Spring Festival basics
Chinese New Year, also called Spring Festival or the Lunar New Year, is the festival that celebrates the beginning of a new year in the traditional Chinese lunisolar calendar. The first day of Chinese New Year — called danian chuyi (大年初一) in Chinese — falls on the new moon that appears between 21 January and 20 February, which is specifically February 1 in 2022.
At midnight, the Year of the Ox will come to a close and the Year of the Tiger will begin, no doubt with a bang. If you do not understand what exactly is going on during all the festivities, you are not alone.
Spring Festival is perhaps the most important holiday around China. New Year's Eve dinner — or nianyefan (年夜饭) — is especially important, and in preparation families will clean their houses from top to bottom. It is conventional for people to dress in new clothes for the meal, further marking a fresh start. The feast kicks off more than two weeks of celebration — each day with its own specific traditions — which come to a close during Lantern Festival (上元节) on the fifteenth day of the first lunar month.
Shazhufan – 'kill the pig meal'
Many rural families, especially in Yunnan, raise at least one pig and hold it aside for slaughter on the new year. Every part of the pig is used to make several different dishes, which an extended family will then share, signifying togetherness. The pig can be replaced with a goat or donkey as well, depending on what is hanging around the barnyard.
The meal is called shazhufan (杀猪饭) which translates as 'kill the pig meal'. Dishes made for this feast are often consumed over several days as leftovers depending on the size of the family and of the pig. Having leftovers around is significant because for many people the first day of Spring Festival is a time to do as close to nothing as possible — with the notable exceptions of eating, drinking and spending time with family.
Spring Festival in the ethnically diverse Yunnan province
China is indeed an extremely expansive country, in which a lot of diversity can be observed, both in differences of celebrating Spring Festival between southern and northern areas, as well as among different provinces and ethnic minorities.
In Yunnan, 25 officially recognized ethnic minorities make up a large part of the province's population. Each of them have distinctive ways to celebrate Spring Festival. Many books have been written covering the many differences in culture, language, and other traditions and habits among the different ethnic groups in Yunnan. We've picked a few to unfold how the story of Spring Festival is told in China's most diverse province.
Jingpo people mainly live in Yunnan's southwestern prefecture Dehong, along the Myanmar border, and are famous for their bravery, tenacity and fortitude.
Traditionally for Chinese New Year's Eve, part of the men slaughter a pig at home, while most others go hunting in the mountains. The ladies go down the well to collect water, which is called "new year's water". If the "new year's water" is more than which they carried in the previous year, it indicates that the rainfall in the coming year will be abundant and thus the crops plentiful.
During Spring Festival, Jingpo people will hold an archery contest. On the morning of the first day of the lunar new year, people will gather in the village square. The girls will hang their embroidery-decorated purse on top of a bamboo pole. If the shooter manages to hit the strap of the purse he will be named "sharp shooter" and will be rewarded a bowl of rice wine from the girls.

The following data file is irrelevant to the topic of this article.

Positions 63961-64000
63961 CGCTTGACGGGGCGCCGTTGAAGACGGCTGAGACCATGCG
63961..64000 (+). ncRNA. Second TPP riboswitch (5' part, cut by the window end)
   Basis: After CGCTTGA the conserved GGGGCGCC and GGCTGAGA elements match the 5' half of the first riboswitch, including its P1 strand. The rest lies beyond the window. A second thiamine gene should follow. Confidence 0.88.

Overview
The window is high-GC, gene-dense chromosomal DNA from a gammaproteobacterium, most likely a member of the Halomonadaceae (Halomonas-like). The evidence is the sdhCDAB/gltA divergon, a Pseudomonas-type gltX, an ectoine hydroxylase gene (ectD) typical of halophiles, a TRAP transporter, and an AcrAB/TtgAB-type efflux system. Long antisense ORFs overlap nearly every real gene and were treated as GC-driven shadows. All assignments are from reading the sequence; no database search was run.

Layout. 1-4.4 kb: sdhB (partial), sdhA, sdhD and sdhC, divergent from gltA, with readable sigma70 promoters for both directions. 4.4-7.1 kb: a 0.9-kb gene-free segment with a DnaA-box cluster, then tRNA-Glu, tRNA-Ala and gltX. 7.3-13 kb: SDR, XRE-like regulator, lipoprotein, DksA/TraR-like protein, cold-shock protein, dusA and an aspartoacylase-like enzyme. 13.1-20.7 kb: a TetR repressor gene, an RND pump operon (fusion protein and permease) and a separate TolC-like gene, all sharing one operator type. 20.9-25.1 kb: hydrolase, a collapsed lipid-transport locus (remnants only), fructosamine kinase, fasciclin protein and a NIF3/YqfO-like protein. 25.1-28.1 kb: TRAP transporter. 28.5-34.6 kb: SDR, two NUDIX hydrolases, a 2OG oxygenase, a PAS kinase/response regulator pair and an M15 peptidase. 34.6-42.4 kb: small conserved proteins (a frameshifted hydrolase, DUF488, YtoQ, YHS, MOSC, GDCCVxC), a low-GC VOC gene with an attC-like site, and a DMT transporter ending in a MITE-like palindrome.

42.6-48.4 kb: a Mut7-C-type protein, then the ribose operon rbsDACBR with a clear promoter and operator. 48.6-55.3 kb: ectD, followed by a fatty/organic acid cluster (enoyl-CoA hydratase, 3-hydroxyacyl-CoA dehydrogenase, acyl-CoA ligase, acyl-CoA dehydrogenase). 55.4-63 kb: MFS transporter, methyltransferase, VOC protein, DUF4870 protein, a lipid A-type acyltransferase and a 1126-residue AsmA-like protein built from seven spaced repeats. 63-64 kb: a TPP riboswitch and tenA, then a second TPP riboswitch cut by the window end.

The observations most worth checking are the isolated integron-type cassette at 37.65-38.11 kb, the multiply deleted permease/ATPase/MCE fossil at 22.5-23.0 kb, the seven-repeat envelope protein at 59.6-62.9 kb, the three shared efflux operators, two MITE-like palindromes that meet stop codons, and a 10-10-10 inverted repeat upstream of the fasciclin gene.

The Dai people mainly live in tropical Xishuangbanna and Dehong Prefectures in the south of Yunnan province. Dai people are famous for being artistically talented, and generally are considered great singers and dancers. During Spring Festival, some villages will hold elephant-foot drum competitions. The instruments are designed resembling feet the large mammal. Elephants are respected animals in the region and travel between southern Yunnan and bordering Laos. During the competition, whoever plays the drum the fastest and loudest for the longest time wins.
The Dai People have their own New Year's celebration as well, which is celebrated on April 13. the most important festival of the Dai – the "Water Splashing Festival" – is similar to Thailand's Songkran Festival. Dai people regard splashing water as a symbol of dispelling evil and bringing good luck.
The majority of Zhuang in Yunnan live in Wenshan, another southern prefecture. The Zhuang people need to return home every year before the 30th day of the twelfth lunar month. On the evening of New Year's Eve, each family will lit a fire and will stay together for the whole evening. A large elaborative meal is traditionally prepared. Dai cuisine is one of the most loved types of food around Yunnan province. Families generally cook for the whole day to show that a good harvest is coming.
On the first and the second day of the first month, traditionally Zhuang people eat zongzi (粽子) — glutinous rice often cooked with sweet or savory fillings and wrapped in bamboo leaves. Although zongzi is usually associated with Dragon Boat Festival, the Zhuang make them all-year round.
Yunnan's great diversity allows for almost unlimited exploration. Festivals and traditions are just a small part of what makes this southwestern province one of the most popular destinations among international travelers. GoKunming would like to extend heartfelt best wishes to all of our readers in the Year of the Tiger.
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